Project Background

In most semi-arid parts of India, farmers face significant water shortages and risk of crop failure even with a slightly abnormal decline or delay in monsoonal rains. With advances in pumping technology and its easy affordability, groundwater exploitation for irrigation by small-holder farmers across India has undergone massive expansion and has to some extent enabled farmers to manage deficiencies in monsoonal rainfall, and even allow dry-season irrigation, thus contributing to poverty alleviation. However, rapid population increases and groundwater use in the past three decades in many parts of India has resulted in the exploitation of groundwater at a rate far greater than the natural recharge of these systems.  The presence of over 20 million wells has meant that groundwater is over extracted and groundwater levels are declining raising serious questions from a hydrological, ecological, agricultural and community point of view. The management of groundwater recharge by deliberately directing surface waters to aquifers is one means of reducing the over-exploitation of groundwater.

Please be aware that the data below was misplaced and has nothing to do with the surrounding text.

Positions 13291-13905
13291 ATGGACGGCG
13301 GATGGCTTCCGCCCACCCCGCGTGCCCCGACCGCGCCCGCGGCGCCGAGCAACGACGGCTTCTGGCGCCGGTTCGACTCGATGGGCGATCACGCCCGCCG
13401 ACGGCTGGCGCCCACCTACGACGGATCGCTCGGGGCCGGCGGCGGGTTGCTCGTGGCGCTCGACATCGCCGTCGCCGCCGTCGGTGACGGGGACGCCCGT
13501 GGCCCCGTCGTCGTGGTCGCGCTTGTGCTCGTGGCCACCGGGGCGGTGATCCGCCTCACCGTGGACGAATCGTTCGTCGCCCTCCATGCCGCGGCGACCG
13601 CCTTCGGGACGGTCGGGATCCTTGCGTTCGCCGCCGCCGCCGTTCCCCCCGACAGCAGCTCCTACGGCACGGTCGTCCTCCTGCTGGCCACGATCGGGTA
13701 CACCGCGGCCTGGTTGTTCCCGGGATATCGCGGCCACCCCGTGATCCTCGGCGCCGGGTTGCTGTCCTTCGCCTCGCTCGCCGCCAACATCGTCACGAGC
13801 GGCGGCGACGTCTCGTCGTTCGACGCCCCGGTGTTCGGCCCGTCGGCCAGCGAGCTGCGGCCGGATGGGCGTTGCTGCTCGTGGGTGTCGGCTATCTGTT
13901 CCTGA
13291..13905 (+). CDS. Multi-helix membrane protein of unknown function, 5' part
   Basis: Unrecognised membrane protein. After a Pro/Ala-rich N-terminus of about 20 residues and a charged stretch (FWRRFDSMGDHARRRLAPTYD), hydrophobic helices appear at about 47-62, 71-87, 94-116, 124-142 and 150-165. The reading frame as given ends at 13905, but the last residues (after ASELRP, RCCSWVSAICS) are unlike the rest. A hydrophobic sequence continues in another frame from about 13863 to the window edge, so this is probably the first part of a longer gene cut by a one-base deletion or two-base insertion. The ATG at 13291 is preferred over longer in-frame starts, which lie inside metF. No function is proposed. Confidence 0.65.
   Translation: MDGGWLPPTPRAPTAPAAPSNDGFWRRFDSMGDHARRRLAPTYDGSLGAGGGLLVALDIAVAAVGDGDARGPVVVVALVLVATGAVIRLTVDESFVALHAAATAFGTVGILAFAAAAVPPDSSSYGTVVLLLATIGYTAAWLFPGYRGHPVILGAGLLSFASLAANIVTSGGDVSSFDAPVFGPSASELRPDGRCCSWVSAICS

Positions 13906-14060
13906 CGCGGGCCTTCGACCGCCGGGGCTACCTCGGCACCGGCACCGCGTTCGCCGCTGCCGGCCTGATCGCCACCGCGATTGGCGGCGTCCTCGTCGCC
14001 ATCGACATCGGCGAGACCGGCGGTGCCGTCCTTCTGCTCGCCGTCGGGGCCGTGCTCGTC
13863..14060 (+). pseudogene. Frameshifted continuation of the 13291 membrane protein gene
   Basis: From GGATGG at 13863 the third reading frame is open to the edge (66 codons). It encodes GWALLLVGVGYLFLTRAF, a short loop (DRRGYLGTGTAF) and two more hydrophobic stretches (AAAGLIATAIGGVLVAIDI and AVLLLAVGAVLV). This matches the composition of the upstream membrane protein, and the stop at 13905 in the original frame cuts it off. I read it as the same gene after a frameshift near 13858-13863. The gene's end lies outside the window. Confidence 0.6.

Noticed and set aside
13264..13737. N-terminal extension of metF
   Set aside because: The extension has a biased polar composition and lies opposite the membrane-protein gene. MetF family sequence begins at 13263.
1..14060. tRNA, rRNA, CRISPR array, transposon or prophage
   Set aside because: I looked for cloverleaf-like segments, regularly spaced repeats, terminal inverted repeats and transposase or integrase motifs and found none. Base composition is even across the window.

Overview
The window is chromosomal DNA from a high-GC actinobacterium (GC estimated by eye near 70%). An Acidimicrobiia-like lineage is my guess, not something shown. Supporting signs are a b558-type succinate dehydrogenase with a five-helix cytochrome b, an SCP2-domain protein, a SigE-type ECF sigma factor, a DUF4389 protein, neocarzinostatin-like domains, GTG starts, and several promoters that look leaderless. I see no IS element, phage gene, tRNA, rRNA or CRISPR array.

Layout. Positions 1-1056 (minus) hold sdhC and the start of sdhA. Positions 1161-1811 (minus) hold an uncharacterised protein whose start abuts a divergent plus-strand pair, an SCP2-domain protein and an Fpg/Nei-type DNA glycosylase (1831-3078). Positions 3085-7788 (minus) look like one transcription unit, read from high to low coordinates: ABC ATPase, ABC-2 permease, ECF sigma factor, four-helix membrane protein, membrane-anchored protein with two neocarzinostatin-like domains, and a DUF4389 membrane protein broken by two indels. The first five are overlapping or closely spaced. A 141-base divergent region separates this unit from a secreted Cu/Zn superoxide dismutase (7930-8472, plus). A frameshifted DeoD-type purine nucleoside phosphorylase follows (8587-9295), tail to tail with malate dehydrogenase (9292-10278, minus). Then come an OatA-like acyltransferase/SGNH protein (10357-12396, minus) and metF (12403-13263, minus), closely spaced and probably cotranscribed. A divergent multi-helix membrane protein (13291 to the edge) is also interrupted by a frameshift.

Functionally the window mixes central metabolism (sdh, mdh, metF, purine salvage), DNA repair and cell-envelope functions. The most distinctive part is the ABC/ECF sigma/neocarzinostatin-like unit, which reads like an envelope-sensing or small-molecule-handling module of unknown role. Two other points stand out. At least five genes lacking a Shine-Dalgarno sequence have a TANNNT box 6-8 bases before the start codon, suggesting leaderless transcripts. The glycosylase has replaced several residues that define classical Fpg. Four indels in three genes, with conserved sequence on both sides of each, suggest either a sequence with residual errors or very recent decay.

A range of on-ground works to recharge groundwater are being implemented at village scale throughout India as a part of the Government of India’s ‘National Rural Employment Guarantee Act’ (NREGA) to enhance livelihood opportunities while developing a durable asset base. The investment through NREGA is significant (over $10 billion per year with no upper limit) involving and benefitting rural people directly through employment.  More than half of this investment is for enhancing long-term, local water security by on-ground structures such as check dams, percolation tanks, surface spreading basins, pits, recharge shafts and sub-surface dykes. A key motivation of these works is to recharge local groundwater resources.  The type, location and the level of investment in relation to the on-ground works is based on a range of considerations but often they are not implemented with adequate technical scrutiny. This need will be addressed by this project and there are great opportunities for adoption of research outputs by feeding into the implementation activities of NREGA.